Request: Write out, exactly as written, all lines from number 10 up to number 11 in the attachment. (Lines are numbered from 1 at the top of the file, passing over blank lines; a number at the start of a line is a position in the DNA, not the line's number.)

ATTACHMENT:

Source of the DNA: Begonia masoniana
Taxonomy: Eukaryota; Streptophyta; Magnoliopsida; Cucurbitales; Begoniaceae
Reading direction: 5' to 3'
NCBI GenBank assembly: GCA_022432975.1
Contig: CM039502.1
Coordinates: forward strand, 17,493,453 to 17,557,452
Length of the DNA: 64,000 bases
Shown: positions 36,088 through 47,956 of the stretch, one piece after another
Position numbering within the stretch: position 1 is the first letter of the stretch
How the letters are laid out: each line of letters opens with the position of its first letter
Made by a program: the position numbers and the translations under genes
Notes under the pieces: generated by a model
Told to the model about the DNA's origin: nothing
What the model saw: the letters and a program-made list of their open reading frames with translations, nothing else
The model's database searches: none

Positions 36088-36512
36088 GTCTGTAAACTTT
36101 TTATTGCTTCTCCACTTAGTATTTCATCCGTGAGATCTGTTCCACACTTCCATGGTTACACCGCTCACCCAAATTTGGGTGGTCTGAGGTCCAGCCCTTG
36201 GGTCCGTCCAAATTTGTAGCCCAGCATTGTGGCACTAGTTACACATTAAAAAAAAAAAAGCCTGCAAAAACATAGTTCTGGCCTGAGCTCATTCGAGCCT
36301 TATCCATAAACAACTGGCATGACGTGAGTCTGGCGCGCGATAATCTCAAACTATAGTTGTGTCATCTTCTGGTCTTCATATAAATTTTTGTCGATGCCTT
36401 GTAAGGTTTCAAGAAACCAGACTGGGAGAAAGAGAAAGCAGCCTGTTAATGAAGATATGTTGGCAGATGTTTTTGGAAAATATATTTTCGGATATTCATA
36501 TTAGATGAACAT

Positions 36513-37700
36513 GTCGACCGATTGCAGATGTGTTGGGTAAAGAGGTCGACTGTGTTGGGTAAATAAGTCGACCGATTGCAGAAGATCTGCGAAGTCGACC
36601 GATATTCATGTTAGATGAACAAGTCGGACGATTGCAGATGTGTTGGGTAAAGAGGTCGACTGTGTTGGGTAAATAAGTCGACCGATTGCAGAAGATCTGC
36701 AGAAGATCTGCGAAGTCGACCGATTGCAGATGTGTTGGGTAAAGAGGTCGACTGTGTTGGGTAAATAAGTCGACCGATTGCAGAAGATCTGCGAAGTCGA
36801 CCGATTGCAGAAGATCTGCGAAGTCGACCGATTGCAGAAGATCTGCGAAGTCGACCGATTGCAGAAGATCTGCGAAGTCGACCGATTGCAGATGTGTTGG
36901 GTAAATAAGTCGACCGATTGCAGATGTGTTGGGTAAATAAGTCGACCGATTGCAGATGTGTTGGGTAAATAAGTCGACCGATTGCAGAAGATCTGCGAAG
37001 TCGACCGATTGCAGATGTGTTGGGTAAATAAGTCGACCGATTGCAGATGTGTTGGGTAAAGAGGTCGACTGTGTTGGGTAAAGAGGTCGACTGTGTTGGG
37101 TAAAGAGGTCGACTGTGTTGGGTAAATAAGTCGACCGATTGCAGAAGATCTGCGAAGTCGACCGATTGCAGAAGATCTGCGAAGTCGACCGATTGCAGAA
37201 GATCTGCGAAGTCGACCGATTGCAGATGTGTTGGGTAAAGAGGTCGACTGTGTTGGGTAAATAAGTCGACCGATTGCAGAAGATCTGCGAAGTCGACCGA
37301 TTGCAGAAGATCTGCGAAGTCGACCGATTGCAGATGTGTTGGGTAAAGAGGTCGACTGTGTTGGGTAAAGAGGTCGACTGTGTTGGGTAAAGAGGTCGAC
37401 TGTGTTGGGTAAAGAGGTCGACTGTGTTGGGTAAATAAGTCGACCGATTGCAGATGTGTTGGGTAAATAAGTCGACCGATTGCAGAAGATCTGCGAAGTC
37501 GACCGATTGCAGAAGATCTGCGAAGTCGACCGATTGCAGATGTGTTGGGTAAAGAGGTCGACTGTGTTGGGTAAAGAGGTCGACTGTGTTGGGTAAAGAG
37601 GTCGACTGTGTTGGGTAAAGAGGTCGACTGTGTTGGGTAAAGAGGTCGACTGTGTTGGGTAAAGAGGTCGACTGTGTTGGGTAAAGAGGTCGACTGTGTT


How the letters are laid out: each line of letters opens with the position of its first letter
Made by a program: the position numbers and the translations under genes